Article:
Louis Sass

From Wikipedia, the free encyclopedia
Jump to navigation Jump to search

Louis A. Sass is a Professor of Clinical Psychology at the Graduate School of Applied and Professional Psychology at Rutgers University who specializes in severe psychopathology, philosophy and psychology, and psychology and the arts.[1] Sass has served on the faculty of Rutgers University since 1983 and has been a visiting professor at a wide range of institutions both in the United States and abroad. He has been published widely, and his book Madness and Modernism: Insanity in the Light of Modern Art, Literature, and Thought has been called "a new landmark in the study of the modern era."[2]

Life[edit]

Sass obtained his B.A. at Harvard University in 1970 and his Ph.D. at the University of California, Berkeley, in 1979. He completed his clinical internship in psychiatry at Cornell University Medical Center-New York Hospital, Westchester Division, in 1982. After serving as an assistant professor at the faculty Holy Cross College in Worcester, Massachusetts, he joined the faculty of Rutgers University. He has been a visiting professor at Leiden University in the Netherlands, the University of Chicago, the University of Michoacan of San Nicolás de Hidalgo in Morelia, Mexico, at the Center for Subjectivity Research at the University of Copenhagen, and at the Institute for the History and Philosophy of Science and Technology in Paris. He has collaborated on research and writing projects with collaborators in Denmark, Spain, England, Mexico, Australia, Italy and the United States and has been a featured lecturer in these countries and elsewhere. He has also featured in a number of films on the subject of Schizophrenia.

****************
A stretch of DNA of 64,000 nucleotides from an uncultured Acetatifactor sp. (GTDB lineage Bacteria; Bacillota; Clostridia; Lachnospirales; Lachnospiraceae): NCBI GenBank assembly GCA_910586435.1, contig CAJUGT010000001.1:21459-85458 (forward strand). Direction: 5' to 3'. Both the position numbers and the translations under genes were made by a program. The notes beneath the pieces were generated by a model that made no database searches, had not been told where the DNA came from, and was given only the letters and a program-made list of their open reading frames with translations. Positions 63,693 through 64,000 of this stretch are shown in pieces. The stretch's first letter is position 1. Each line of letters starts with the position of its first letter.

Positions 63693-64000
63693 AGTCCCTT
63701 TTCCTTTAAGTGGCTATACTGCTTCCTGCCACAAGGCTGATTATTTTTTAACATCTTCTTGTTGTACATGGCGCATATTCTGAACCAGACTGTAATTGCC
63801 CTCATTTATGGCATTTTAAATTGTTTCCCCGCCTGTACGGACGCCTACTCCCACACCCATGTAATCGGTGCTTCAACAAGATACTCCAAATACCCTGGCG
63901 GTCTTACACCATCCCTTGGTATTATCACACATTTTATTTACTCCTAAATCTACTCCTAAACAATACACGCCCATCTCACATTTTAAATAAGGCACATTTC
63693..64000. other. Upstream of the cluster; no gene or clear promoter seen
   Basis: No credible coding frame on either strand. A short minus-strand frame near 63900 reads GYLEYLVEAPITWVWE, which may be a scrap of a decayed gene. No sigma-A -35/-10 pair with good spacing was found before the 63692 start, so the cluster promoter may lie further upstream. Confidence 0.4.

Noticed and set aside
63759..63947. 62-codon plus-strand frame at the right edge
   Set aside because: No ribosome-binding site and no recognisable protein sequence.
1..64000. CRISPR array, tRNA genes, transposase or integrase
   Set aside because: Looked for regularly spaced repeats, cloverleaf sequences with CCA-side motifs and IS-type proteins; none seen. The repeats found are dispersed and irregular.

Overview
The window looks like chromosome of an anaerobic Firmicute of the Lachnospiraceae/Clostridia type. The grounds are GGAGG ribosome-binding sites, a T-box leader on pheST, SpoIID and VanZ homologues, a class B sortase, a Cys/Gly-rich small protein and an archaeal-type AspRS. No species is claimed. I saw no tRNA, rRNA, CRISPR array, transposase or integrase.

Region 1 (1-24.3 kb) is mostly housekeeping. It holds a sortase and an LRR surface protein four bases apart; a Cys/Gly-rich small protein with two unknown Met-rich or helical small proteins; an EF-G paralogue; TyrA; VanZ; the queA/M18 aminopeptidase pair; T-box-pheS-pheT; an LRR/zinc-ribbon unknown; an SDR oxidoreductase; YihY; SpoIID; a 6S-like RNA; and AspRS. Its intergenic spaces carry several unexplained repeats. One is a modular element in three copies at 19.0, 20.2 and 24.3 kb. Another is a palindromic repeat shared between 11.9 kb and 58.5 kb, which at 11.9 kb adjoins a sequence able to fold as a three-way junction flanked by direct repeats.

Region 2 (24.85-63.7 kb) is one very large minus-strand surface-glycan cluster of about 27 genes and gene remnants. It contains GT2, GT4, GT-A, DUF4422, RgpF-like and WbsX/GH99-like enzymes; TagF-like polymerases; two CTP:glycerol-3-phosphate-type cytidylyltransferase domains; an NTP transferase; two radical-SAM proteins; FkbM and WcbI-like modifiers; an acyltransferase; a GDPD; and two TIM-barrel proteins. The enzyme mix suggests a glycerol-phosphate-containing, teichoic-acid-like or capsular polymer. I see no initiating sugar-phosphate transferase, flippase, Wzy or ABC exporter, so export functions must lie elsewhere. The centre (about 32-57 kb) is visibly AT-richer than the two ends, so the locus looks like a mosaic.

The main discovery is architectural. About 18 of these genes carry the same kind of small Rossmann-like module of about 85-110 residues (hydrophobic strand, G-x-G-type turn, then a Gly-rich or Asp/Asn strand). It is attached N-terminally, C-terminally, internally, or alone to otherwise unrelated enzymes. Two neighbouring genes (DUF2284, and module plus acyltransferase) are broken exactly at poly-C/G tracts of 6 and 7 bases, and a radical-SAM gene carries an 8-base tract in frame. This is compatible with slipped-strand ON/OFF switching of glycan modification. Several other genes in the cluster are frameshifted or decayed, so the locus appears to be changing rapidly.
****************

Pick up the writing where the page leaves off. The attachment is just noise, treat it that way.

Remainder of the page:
From 1998 to 1999, Sass was president of the Division of Psychology and the Arts of the American Psychological Association, and from 2006 to 2007 he was president of their Division of Theoretical and Philosophical Psychology. In 2010, he was awarded the Joseph B. Gittler Award from the American Psychiatric Association "in recognition of his longstanding commitment to using philosophy to advance psychology research and scholarship".[3] He has also twice served as a Forum Fellow and speaker at the World Economic Forum in Davos, Switzerland.

Sass is both a full member of the graduate faculty of psychology and an affiliate of the comparative literature program. His interests include "the intersection of clinical psychology with philosophy, the arts, and literary studies."[1] He is a Fellow of the New York Institute for the Humanities.[4]

Family[edit]

Sass lives with his wife and children in Highland Park, New Jersey.

Books[edit]

  • Hermeneutics and Psychological Theory: Interpretive Approaches to Personality, Psychopathology and Psychotherapy. ed. with S. Messer & R. Woolfolk. New Brunswick, NJ: Rutgers University Press. 1988.
  • Madness and Modernism: Insanity in the Light of Modern Art, Literature, and Thought. Harvard University Press. 1994. ISBN 978-0674541375.
  • The Paradoxes of Delusion: Wittgenstein, Schreber, and the Schizophrenic Mind. Ithaca, New York, and London: Cornell University Press. 1995. ISBN 978-0801498992.

Awards and grants[edit]

  • 1982: National Endowment for the Humanities
  • 1982: Princeton Institute for Advanced Studies
  • 2004: Fulbright Garcia Robles Award to Mexico (combined senior lecturer & researcher award)
  • 2010: Joseph B. Gittler award from the American Psychological Foundation (American Psychological Association)
  • 2013-2015: Honorary Professor, Department of Philosophy, Durham University, UK

References[edit]

External links[edit]